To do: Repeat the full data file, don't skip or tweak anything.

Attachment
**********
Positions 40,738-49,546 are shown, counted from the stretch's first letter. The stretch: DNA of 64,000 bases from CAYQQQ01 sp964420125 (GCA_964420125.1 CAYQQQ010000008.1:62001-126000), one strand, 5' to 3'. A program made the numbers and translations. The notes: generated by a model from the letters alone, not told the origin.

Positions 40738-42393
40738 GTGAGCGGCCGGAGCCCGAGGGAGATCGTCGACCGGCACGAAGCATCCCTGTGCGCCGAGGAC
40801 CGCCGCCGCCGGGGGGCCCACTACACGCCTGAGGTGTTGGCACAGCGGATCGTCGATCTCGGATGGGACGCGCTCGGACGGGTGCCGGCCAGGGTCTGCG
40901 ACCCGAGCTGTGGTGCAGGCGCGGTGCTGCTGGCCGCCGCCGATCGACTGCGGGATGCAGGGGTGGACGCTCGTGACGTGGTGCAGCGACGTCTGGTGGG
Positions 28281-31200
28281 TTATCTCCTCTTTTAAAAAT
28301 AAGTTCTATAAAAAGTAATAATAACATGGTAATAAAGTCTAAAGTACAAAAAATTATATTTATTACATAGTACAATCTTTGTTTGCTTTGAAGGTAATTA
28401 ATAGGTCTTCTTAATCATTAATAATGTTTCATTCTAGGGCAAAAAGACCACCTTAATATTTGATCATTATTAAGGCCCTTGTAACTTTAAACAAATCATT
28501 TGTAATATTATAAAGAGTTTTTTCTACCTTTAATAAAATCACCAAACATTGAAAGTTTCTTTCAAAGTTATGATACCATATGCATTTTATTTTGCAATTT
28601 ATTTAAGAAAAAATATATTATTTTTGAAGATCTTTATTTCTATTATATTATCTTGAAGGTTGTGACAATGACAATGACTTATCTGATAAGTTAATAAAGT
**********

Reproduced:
Positions 40,738-49,546 are shown, counted from the stretch's first letter. The stretch: DNA of 64,000 bases from CAYQQQ01 sp964420125 (GCA_964420125.1 CAYQQQ010000008.1:62001-126000), one strand, 5' to 3'. A program made the numbers and translations. The notes: generated by a model from the letters alone, not told the origin.

Positions 40738-42393
40738 GTGAGCGGCCGGAGCCCGAGGGAGATCGTCGACCGGCACGAAGCATCCCTGTGCGCCGAGGAC
40801 CGCCGCCGCCGGGGGGCCCACTACACGCCTGAGGTGTTGGCACAGCGGATCGTCGATCTCGGATGGGACGCGCTCGGACGGGTGCCGGCCAGGGTCTGCG
40901 ACCCGAGCTGTGGTGCAGGCGCGGTGCTGCTGGCCGCCGCCGATCGACTGCGGGATGCAGGGGTGGACGCTCGTGACGTGGTGCAGCGACGTCTGGTGGG
Positions 28281-31200
28281 TTATCTCCTCTTTTAAAAAT
28301 AAGTTCTATAAAAAGTAATAATAACATGGTAATAAAGTCTAAAGTACAAAAAATTATATTTATTACATAGTACAATCTTTGTTTGCTTTGAAGGTAATTA
28401 ATAGGTCTTCTTAATCATTAATAATGTTTCATTCTAGGGCAAAAAGACCACCTTAATATTTGATCATTATTAAGGCCCTTGTAACTTTAAACAAATCATT
28501 TGTAATATTATAAAGAGTTTTTTCTACCTTTAATAAAATCACCAAACATTGAAAGTTTCTTTCAAAGTTATGATACCATATGCATTTTATTTTGCAATTT
28601 ATTTAAGAAAAAATATATTATTTTTGAAGATCTTTATTTCTATTATATTATCTTGAAGGTTGTGACAATGACAATGACTTATCTGATAAGTTAATAAAGT